The mechanism of obstructive and nonobstructive atelectasis is quite different and is determined by several factors.

Obstructive atelectasis

Following obstruction of a bronchus, the blood circulating in the alveolar-capillary membrane absorbs the gas from alveoli. This process can lead to retraction of the lung and an airless state within those alveoli in a few hours. In the early stages, blood then perfuses the unventilated lung. This results in a shunt and, potentially, arterial hypoxemia. Subsequent to obstruction of a bronchus, filling of the alveolar spaces with secretions and cells may occur, thereby preventing complete collapse of the atelectatic lung. The uninvolved surrounding lung tissue distends, displacing the surrounding structures. The heart and mediastinum shift toward the atelectatic area, the diaphragm is elevated, and the chest wall flattens.

If the obstruction to the bronchus is removed, any complicating postobstructive infection subsides and the lung returns to its normal state. If the obstruction is persistent and infection continues to be present, fibrosis and/or bronchiectasis may develop.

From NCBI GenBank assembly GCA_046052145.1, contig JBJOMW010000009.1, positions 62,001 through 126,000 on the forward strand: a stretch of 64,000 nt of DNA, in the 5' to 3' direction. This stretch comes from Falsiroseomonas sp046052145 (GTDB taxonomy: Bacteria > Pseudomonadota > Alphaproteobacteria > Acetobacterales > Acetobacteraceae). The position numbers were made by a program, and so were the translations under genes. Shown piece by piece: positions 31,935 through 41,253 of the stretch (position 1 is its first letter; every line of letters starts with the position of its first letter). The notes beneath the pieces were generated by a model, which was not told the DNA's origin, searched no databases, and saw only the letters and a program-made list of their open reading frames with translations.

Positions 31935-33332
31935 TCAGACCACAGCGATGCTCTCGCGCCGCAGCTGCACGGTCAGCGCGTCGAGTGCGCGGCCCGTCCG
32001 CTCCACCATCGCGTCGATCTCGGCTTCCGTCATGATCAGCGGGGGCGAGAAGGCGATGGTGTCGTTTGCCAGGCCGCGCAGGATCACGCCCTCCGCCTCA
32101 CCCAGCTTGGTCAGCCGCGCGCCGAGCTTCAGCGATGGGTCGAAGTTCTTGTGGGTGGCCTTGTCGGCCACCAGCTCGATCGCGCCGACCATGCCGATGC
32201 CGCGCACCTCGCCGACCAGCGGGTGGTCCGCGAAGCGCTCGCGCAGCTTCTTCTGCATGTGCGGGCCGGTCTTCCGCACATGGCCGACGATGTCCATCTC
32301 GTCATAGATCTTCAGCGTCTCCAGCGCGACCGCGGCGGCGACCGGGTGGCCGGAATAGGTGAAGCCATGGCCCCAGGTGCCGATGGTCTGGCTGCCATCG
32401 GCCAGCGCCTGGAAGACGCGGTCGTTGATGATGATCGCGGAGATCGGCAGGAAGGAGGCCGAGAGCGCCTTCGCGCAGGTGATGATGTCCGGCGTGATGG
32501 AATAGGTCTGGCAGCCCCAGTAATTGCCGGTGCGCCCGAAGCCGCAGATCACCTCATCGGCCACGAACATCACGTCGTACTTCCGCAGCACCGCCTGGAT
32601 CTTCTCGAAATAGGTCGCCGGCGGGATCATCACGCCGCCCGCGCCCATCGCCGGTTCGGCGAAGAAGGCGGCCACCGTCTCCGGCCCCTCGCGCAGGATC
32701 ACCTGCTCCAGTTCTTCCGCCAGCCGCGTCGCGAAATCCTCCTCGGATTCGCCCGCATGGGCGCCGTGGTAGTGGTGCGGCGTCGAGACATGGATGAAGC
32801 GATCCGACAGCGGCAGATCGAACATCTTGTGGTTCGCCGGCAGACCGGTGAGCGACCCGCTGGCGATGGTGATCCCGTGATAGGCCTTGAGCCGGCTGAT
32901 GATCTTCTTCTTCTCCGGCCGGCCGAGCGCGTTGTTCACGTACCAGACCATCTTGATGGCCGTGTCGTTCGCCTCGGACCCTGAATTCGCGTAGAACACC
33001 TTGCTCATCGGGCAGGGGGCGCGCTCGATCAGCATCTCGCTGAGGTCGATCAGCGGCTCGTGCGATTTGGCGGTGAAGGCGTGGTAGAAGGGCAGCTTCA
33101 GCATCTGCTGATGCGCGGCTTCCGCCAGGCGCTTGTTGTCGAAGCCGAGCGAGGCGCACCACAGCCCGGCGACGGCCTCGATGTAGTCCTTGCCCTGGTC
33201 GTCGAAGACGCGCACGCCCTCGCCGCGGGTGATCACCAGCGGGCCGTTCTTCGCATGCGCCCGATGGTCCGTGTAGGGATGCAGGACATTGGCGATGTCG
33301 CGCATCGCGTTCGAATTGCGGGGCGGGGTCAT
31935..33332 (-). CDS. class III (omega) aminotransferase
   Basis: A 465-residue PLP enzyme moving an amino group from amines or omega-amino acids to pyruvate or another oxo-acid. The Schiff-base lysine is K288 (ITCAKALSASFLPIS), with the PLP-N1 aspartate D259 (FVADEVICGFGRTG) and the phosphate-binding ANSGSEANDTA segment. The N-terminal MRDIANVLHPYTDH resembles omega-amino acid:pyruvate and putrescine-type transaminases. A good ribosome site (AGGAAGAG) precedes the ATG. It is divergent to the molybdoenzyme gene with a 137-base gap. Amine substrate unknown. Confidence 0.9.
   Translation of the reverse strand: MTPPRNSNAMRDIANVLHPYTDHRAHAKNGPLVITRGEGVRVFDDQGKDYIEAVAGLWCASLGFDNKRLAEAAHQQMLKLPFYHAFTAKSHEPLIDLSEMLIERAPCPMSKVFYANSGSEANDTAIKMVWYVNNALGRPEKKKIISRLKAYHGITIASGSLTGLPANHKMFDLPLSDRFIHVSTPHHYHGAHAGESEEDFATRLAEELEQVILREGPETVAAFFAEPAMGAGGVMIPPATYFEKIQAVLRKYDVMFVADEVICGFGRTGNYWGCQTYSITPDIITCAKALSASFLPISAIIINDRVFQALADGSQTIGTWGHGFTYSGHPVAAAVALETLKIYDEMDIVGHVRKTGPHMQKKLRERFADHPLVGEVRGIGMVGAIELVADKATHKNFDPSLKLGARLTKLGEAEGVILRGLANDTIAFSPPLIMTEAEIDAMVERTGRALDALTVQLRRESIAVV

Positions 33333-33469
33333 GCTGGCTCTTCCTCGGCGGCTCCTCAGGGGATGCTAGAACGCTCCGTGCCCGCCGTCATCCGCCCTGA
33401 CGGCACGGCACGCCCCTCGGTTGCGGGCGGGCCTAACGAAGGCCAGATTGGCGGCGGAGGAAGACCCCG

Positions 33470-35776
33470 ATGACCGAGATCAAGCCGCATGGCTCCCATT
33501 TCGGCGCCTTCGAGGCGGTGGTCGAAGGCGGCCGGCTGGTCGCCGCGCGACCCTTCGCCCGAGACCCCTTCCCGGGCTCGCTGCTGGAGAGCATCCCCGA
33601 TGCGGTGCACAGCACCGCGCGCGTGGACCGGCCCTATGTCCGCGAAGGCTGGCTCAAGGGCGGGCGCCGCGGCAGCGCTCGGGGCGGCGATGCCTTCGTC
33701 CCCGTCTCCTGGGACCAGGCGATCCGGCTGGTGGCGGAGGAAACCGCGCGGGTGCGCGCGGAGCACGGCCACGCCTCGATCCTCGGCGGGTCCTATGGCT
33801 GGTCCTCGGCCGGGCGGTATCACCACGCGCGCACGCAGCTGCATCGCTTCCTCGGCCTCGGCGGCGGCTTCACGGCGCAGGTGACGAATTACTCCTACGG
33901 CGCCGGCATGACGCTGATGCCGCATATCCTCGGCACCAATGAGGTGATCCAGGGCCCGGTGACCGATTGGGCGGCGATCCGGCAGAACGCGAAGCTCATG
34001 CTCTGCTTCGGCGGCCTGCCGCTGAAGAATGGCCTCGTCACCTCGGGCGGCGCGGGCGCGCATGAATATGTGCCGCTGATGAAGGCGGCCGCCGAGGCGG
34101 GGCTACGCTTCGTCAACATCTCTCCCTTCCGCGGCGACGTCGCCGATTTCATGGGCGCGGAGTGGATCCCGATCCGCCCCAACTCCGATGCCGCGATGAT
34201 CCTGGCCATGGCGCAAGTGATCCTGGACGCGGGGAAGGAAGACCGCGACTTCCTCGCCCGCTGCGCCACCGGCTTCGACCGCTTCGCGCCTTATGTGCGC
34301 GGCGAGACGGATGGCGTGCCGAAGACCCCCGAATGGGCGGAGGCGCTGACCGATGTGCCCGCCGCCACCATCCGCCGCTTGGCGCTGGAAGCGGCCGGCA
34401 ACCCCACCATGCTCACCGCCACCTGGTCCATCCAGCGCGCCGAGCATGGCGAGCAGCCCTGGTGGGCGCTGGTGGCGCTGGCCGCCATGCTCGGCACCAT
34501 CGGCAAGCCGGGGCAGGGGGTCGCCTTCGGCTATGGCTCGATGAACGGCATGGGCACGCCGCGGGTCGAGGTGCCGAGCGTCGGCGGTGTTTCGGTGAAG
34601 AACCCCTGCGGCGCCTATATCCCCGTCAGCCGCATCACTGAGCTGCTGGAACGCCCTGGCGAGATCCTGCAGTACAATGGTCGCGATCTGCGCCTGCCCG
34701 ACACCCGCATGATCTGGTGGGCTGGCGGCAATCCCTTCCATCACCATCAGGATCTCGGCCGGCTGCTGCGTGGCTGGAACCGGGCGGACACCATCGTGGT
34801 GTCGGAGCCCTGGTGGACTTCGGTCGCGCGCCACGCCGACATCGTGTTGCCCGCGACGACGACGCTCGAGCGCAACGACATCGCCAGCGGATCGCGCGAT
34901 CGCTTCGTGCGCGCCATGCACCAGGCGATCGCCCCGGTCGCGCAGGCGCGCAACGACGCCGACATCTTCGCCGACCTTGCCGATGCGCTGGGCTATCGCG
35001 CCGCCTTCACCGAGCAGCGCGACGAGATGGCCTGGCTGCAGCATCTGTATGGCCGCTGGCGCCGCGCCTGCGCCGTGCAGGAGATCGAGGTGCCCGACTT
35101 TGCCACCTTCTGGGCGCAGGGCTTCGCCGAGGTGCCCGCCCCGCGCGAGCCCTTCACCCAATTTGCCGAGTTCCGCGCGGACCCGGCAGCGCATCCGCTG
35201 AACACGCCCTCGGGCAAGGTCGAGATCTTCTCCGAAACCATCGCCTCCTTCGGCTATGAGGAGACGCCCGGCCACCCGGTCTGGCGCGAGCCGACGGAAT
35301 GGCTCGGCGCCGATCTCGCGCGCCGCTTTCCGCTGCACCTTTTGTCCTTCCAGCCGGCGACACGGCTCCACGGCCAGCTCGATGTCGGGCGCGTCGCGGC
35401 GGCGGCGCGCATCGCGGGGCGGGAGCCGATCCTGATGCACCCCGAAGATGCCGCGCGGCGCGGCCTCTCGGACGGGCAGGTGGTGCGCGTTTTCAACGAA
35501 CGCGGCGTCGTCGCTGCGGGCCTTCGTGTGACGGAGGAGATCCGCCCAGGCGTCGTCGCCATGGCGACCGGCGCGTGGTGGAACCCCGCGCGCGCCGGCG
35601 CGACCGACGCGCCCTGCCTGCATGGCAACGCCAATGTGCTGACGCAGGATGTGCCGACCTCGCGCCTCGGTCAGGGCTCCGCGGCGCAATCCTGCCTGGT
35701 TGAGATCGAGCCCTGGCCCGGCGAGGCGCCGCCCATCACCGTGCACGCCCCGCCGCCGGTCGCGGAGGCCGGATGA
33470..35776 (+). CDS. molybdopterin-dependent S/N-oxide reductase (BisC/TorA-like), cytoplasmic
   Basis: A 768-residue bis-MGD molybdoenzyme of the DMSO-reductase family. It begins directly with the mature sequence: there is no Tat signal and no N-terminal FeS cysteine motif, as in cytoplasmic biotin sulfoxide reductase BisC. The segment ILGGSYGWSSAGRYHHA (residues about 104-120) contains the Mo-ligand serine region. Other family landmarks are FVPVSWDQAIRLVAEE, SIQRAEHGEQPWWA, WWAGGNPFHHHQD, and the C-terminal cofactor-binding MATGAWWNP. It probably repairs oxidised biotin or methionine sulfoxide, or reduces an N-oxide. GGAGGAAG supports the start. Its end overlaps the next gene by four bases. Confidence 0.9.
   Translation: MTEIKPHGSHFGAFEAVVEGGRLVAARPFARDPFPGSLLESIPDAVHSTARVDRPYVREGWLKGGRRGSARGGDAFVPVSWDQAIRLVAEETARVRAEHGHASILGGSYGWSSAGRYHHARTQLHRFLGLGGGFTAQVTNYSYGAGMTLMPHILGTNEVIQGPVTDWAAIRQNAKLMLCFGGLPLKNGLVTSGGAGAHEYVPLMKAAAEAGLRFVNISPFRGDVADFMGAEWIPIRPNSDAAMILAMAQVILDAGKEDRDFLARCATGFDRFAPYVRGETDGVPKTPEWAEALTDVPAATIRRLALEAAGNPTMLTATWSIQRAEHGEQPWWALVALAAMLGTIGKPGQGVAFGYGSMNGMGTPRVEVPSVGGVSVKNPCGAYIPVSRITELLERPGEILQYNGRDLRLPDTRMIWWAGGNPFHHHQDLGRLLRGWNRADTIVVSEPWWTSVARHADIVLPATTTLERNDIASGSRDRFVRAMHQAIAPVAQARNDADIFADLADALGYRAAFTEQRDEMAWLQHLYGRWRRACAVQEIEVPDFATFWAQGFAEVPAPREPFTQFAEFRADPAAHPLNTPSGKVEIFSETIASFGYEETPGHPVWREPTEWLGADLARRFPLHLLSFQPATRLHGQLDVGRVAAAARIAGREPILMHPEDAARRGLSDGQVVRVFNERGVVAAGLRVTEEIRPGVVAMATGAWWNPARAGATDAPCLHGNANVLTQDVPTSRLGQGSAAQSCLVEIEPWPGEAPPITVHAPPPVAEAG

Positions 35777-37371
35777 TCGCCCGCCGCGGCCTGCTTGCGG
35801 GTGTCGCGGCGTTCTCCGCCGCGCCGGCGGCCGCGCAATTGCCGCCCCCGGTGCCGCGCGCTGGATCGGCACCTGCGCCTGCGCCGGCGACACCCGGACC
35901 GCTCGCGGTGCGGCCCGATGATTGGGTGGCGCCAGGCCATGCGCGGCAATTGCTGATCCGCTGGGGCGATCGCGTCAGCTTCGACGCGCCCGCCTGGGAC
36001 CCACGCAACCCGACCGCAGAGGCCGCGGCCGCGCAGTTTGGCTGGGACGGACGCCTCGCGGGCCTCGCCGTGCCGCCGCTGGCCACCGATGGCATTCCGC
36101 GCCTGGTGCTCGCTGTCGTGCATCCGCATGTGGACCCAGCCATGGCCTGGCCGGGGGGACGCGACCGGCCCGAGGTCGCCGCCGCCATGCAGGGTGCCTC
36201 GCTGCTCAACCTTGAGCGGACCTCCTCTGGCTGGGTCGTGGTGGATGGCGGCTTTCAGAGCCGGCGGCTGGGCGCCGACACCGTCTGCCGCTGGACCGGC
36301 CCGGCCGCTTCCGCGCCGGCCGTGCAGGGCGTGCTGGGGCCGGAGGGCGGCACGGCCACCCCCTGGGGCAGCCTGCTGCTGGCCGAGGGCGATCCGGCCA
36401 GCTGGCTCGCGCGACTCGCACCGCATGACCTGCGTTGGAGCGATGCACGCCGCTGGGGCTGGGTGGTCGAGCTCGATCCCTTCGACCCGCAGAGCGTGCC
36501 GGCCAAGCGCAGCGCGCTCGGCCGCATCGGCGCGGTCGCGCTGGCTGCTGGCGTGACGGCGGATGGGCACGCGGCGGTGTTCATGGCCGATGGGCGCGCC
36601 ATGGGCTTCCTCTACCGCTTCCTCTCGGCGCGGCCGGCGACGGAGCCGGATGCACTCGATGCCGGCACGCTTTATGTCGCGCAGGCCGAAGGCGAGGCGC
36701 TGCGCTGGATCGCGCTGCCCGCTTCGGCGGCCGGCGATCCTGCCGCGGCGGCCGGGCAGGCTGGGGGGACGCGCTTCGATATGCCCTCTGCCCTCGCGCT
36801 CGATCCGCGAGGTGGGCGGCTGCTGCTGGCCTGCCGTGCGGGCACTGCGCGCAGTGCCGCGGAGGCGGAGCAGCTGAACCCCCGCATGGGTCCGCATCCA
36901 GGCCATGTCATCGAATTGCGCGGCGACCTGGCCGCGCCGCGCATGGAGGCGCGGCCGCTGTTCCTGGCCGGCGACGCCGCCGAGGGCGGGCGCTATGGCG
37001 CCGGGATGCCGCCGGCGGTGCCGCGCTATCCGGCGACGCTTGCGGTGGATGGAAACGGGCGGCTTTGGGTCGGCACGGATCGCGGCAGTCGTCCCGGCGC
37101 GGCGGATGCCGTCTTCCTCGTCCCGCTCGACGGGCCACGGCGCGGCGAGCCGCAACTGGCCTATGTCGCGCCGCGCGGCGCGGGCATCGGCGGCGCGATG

Nonobstructive atelectasis

The loss of contact between the visceral and parietal pleurae is the primary cause of nonobstructive atelectasis. A pleural effusion or pneumothorax causes relaxation or passive atelectasis. Pleural effusions affect the lower lobes more commonly than pneumothorax, which affects the upper lobes. A large pleural-based lung mass may cause compression atelectasis by decreasing lung volumes.

Adhesive atelectasis is caused by a lack of surfactant. The surfactant has phospholipid dipalmitoyl phosphatidylcholine, which prevents lung collapse by reducing the surface tension of the alveoli. Lack of production or inactivation of surfactant, which may occur in acute respiratory distress syndrome (ARDS), radiation pneumonitis, and blunt trauma to the lung, cause alveolar instability and collapse.

Middle lobe syndrome (recurrent atelectasis and/or bronchiectasis involving the right middle lobe and/or lingula) has recently been reported as the pulmonary manifestation of primary Sjögren syndrome.

Scarring of the lung parenchyma leads to cicatrization atelectasis.

Replacement atelectasis is caused by filling of the entire lobe by a tumor such as bronchoalveolar carcinoma.

Platelike atelectasis